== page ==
on various binder options. Another sigh of relief. Then a sudden surge of agitation when a friend starting dating someone with my given name. I had already been obsessively browsing Celtic baby name websites but now I felt an urgency to rename myself. Overall, I feel more comfortable with my gender now, but it still doesn’t feel like enough. I have started low-dose testosterone (shout out to Planned Parenthood for using an informed consent model) and am scheduling a top surgery consult soon. I am hoping that these steps will help alleviate my dysphoria, as it feels ever present now that I have stopped compartmentalizing it. These flooding feelings has been difficult to manage, and I’m currently battling a flare up of past restrictive eating habits.
For the longest time I couldn’t bear the attention of physically and socially transitioning. And I didn’t feel trans enough. I questioned why I had to do the emotional labor of explicitly coming out to be seen as non-binary. This has been an ongoing test of my tolerance for vulnerability. I need to be my authentic self for me, but the acknowledgement of others is overwhelming. I am a private person, I don’t have a blog, I keep a written journal. I guard my inner world with ferociousness and have a hard time trusting others. So far most people have been supportive and reached out to let me know so, but others have quietly noted signifiers (like changing my name on social media accounts) without comment. While the attention is exhausting (mostly due to my anxiety in these interactions), the silence of others is more painful. These silences have spurred me to have more in-depth conversations with those who do reach out, to push shame away and invite friends in.
It’s that time of year again! Yep, I know I’m way behind schedule with the pride festivities: I mention this every year, but yea, this really is when my mid-sized city celebrates pride, far behind the rest!
I ended up having a blast. Generally, during the days and weeks leading up to pride, I tend to think, dang, not again! What am I gonna wear? What am I gonna do? Maybe it’d be better all around if we were on vacation, and absent all together. So, yea, there’s some angst there. But as soon as I get into it, I’m IN IT!!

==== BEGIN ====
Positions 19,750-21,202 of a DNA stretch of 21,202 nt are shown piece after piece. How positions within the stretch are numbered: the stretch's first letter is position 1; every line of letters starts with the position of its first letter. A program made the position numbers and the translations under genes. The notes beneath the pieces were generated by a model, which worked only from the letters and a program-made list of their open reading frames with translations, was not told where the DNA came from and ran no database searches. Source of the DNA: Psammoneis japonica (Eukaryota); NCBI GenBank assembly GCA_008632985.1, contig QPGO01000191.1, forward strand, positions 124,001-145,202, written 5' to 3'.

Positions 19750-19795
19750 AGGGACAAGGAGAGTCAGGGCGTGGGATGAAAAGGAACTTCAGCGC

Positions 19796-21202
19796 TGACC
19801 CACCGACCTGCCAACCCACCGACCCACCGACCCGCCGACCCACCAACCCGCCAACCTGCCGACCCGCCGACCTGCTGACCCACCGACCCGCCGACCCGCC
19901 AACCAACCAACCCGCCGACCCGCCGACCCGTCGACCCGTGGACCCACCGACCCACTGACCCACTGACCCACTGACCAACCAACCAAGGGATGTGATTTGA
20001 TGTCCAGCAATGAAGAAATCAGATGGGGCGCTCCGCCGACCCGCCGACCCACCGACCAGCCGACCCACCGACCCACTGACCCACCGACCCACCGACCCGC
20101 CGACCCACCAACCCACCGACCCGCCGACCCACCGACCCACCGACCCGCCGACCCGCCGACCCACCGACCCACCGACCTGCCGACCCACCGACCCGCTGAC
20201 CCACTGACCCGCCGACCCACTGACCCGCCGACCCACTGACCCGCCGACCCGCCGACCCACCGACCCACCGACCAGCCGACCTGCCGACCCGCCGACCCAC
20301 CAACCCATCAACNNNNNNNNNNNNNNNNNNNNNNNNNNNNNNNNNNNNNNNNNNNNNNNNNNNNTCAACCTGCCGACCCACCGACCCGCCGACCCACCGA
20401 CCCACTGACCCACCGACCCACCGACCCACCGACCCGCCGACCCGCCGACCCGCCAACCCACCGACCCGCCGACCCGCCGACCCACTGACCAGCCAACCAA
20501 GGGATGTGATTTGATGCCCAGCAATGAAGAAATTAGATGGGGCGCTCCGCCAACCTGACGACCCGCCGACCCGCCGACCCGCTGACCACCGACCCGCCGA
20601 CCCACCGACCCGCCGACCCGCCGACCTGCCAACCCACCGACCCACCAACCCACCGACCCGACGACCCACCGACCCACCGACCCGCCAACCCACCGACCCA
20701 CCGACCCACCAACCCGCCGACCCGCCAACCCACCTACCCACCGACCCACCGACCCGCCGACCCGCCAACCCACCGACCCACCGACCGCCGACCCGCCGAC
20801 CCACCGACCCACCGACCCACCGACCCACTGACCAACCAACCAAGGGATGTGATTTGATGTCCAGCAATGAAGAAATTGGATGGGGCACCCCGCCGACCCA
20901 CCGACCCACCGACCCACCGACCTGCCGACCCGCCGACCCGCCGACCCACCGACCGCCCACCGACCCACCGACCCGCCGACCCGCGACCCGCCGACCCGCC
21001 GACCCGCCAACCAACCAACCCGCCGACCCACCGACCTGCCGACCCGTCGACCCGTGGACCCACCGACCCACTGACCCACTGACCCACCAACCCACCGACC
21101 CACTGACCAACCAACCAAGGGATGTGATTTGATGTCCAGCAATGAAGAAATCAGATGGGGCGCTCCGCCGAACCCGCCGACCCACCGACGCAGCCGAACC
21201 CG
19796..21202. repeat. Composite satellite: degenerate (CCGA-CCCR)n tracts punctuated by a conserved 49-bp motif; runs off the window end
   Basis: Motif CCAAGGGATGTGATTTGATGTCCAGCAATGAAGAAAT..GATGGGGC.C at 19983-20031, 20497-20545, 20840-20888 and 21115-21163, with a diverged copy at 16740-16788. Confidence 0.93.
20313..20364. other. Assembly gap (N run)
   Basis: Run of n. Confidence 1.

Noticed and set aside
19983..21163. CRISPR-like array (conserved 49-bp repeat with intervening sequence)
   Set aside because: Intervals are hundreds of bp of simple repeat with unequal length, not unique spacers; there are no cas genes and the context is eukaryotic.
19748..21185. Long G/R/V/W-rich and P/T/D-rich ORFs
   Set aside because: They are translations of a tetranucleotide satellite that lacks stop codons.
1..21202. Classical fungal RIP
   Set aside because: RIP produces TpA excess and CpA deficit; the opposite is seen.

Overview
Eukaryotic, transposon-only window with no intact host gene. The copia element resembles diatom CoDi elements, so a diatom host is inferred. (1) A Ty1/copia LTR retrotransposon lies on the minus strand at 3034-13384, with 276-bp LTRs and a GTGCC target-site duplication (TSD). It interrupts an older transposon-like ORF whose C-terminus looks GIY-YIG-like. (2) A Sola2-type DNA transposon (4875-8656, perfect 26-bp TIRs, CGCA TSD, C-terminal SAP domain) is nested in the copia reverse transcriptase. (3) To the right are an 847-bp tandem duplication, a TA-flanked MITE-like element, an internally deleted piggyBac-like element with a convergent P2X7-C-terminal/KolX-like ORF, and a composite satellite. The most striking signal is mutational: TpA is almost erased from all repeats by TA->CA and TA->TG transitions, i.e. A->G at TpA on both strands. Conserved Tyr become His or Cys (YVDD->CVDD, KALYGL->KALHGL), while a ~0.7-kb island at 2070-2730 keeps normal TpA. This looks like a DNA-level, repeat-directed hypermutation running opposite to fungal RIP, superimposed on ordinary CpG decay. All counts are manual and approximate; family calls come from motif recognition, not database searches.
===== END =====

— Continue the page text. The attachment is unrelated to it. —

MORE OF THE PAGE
As far as the parade, we did something new and different – we marched with a group called “Positive Force,” which is a queer gym Caitlin (my spouse) has been training at. We didn’t know who would be there or what the group would be doing exactly, so we planned our outfits independently, on our own. I decided to go shirtless!
OK, so this is kinda a big deal. At the time I got top surgery, 3 years ago, I was known to say, “I’d never go shirtless in public though.” I’m sure if I looked through my archives, I could find multiple times where I wrote, specifically, that. BUT! Since then, I’ve changed my mind and gone shirtless a handful of times. Not right away. It took over a year; the first couple of times were when I was abroad,, visiting my brother in Turkey. I did it first in the Black Sea while my brother was preoccupied with getting a locksmith to help us with the waterlogged electronic key to the rental car, deciding that I was so far from home and the people I know so well and it’s exciting, and here I go! I did it again, on that trip, when my brother brought us to a Turkish bath, segregated by genders. I was nervous, but it all turned out fine.
I did it again a year later, at a state park all by myself with no one in sight. But also at another state park filled with people, and it was pretty thrilling. And then again this summer, at a hotel pool in Massachusetts.
Which is all to say that deciding to go without a shirt (although I did have suspenders on, to somewhat cover my nipples, because I’m not quite comfortable with them and still plan to get revisions eventually), seemed like a challenge I wanted to try. When we got down there, I was pleased to see 3 trans-masculine acquaintances already ready to go without shirts on. And a bunch of other acquaintances too; it seems like we picked the right group! It was us plus a yoga studio, and we handed out flyers and candy and chanted, on-and-off, “All bodies, hott bodies.”